Both of these “gems” work for crime-boss Gerry Broz.  Gerry Broz’s dad Joe Broz is a legend in Boston crime circles.  His family once ruled South Boston.

Gerry would love to bring back the good old days.  Unfortunately, Gerry is nothing like his father.  He’s weak and is constantly trying to prove otherwise.  He hates Spenser with a passion.  His father hated Spenser as well, but at least the old man did give the ace investigator his respect.

Do you think Spenser is going to get any cooperation from people like this?

And then let me not forget FBI Agent Tim Connor.  He has been staking out Gerry Broz’s operation for 2 years.  He certainly doesn’t appreciate Spenser butting in and upsetting all of his hard “work”.

I mean all this fuss just to get some drug-addicted loser out of prison?

Even Spenser’s long-time associate, and shooter, Vinnie Morris wants no part of this case.  Vinnie feels that he has ties and obligations to Joe Broz which can’t possibly be broken.  It’s an old-school, mobster kind of code of honor.

And what does any of this have to do with a small-time, murdered prostitute?  Julie Sullivan did purchase drugs from “Moon” and “Pepper”.  But that seems to be the extent of their relationship.  Or was it?

The only people who really seem genuinely interested in helping Spenser figure this mess out are the usual cast of characters that you will find in any Spenser for Hire novel.

There is Susan Silverman, Spenser’s long-time girlfriend.  She is extremely intelligent, attractive, witty, and sometimes boring.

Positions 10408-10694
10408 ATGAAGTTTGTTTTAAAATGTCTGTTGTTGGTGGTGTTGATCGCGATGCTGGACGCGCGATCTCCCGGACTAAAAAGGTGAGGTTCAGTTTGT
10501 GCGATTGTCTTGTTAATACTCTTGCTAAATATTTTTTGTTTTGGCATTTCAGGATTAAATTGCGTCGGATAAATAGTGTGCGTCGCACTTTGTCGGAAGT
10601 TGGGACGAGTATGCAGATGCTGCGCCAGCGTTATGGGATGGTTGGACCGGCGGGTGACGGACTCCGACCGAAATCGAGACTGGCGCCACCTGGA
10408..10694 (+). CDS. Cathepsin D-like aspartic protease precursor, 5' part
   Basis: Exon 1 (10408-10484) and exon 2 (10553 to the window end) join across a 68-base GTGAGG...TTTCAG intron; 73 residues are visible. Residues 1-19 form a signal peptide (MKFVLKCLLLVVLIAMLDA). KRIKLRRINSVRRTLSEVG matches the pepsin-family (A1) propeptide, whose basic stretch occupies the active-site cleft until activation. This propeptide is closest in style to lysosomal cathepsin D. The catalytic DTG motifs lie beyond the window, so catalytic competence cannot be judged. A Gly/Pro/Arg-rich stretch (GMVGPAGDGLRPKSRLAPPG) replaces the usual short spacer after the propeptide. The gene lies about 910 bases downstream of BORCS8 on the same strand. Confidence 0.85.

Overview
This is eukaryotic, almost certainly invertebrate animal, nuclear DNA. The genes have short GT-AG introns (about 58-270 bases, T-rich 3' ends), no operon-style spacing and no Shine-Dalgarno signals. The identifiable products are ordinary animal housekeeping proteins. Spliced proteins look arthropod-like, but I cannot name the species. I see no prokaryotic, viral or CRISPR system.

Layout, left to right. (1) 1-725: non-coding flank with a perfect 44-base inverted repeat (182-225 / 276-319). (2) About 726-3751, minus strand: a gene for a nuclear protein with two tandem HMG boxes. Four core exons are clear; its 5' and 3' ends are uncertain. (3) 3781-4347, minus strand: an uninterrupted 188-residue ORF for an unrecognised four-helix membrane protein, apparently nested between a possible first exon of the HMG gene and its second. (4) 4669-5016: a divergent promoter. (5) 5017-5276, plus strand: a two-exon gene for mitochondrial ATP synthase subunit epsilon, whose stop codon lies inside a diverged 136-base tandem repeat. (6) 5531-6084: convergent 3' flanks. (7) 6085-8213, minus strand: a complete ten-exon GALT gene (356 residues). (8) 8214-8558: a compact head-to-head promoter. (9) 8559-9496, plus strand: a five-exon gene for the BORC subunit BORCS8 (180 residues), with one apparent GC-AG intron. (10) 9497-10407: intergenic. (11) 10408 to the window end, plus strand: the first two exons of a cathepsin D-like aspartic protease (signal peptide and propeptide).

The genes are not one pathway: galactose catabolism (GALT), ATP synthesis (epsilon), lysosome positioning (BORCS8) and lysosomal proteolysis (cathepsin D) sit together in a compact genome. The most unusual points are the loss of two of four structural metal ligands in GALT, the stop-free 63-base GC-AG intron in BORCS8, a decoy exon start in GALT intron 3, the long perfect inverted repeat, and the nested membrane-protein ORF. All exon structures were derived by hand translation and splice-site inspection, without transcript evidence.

And then there is Spenser’s right arm, Hawk, who is always ready to go to the wall and proves it in this installment.

Homicide Squad Commander, Quirk is here.  He believes Mickey Green is guilty as sin, but is willing to give Spenser the support he needs to prove otherwise.

Spenser’s hot, sexy lawyer Rita Fiore makes a strong appearance as well.  Honestly, this time around I don’t think Spenser could have solved this case without her help.  Personally, I wish Spenser would “get with” Rita and dump Susan.  This is just my opinion, however.

But, of course the real star in this crime drama is Mattie Sullivan.  Sad, tough, strong-willed and gutsy, she almost drives Spenser crazy.  I liked her from the moment she bullied her way into his life.

I like the way she takes responsibility for her younger siblings and the way she seeks justice.  Don’t try to pat “little Mattie” on top of the head and send her off to bed.  You just might get your arm chewed off.